In what might be one of the most unusual cruises of all times, a group of conspiracy theorists who believe the world is flat are planning to travel to Antarctica - to discover the "edge of the world".
According to Forbes, members of the Flat Earth Society have expressed an interest in travelling to the frozen continent to prove "for once and for all" that the earth is not spherical.
The Flat Earth International Conference (FEIC), an annual event not associated with the Flat Earth society, is also planning a cruise for its meeting in 2020.
However, in a statement to the Daily Mail, FEIC founder Robbie Davidson claimed the event will be "just a cruise" and the group has no plans to find the "ice shore" at the end of the world just yet.
Flat Earthers believe that the earth is a disc that is encircled by Antarctica, with the Arctic Circle in the centre of the planet. Some proponents believe the Earth is stationary in space, rather than orbiting the sun.
The theory has gained traction in recent years, particularly on YouTube and social media sites.
Behind the Curve, a documentary on Netflix, looks at the Flat Earth conspiracy theory in detail.
Meanwhile, controversial YouTuber Logan Paul is also releasing a documentary - potentially a 'mockumentary' - titled Flat Earth: to the Edge and Back, which appears to show him succumbing to the theory.
Davidson gave his take on the continent to Forbes: "When we look at Antarctica if you take a globe and you squish it down, the Antarctic would go all the way around the Earth. It's kind of like an ice shore and it's very, very large."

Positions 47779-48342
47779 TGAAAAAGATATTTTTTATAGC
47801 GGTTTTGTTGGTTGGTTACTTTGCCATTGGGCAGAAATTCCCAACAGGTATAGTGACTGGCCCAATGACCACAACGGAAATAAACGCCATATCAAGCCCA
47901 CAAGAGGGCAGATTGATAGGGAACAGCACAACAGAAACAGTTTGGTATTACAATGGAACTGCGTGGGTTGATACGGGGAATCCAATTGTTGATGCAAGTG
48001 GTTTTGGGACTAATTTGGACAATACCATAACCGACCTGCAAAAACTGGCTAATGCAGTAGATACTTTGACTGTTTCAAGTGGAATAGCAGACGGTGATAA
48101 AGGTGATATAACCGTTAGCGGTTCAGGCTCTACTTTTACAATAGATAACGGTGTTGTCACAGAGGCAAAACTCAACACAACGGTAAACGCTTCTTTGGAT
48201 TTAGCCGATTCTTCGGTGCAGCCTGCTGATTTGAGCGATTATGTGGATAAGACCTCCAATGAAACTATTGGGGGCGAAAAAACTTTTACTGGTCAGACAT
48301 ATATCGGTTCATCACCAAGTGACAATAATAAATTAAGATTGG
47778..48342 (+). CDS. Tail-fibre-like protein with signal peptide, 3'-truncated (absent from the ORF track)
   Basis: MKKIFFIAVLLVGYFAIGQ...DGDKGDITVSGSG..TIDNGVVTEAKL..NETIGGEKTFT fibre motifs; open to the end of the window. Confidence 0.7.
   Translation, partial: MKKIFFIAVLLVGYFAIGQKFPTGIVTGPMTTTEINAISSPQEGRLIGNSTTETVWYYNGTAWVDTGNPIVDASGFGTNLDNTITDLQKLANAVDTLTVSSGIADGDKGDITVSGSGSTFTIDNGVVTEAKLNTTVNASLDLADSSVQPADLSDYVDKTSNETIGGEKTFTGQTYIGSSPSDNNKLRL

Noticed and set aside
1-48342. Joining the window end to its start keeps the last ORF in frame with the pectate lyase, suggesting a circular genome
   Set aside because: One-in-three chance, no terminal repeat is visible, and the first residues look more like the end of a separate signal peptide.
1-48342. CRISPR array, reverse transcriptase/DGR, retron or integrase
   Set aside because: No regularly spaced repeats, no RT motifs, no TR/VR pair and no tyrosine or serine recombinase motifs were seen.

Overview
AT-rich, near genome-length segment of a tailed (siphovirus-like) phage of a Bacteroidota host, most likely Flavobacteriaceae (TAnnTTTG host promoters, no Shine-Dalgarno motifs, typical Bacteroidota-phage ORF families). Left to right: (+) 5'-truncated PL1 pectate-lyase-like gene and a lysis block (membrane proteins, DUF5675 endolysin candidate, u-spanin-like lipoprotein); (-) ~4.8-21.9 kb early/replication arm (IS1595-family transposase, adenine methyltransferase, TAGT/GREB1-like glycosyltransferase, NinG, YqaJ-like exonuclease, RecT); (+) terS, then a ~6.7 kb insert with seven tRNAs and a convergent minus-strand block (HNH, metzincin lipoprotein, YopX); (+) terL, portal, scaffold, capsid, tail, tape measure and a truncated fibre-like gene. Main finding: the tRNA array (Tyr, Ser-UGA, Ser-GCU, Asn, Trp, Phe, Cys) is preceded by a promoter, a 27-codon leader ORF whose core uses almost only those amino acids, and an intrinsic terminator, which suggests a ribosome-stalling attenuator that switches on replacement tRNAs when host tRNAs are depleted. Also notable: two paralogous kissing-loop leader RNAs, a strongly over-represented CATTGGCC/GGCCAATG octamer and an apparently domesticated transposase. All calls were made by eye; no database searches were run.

He elaborated further on the concept, stating: "We don't believe anything can fall off the edge, because a big portion of the flat earth community believes that we're in a dome, like a snow globe. So the sun, moon, and stars are all inside."
However, experts have ridiculed these claims and the plans for a cruise - as cruise ships navigate the seas using equipment based on a model of Earth as a sphere.
Henk Keijer, a longtime cruise ship captain, told the Guardian he had sailed 2 million miles, "give or take" and had not encountered a single sea captain who thought the Earth was flat.
A recent study from Texas Tech University found that YouTube was a major player in the spread of the Flat Earth conspiracy theory.
Interviewing 30 respondents at a Flat Earth event, all but one cited YouTube as a major factor in their believe of the theories.
Some have called for the streaming service to stop the spread of misinformation - which YouTube has taken on recently.
"We recently announced that we'll begin reducing recommendations of borderline content or videos that could misinform users in harmful ways—such as videos promoting a phony miracle cure for a serious illness, claiming the earth is flat, or making blatantly false claims about historic events like 9/11," a spokesperson for YouTube told MailOnline.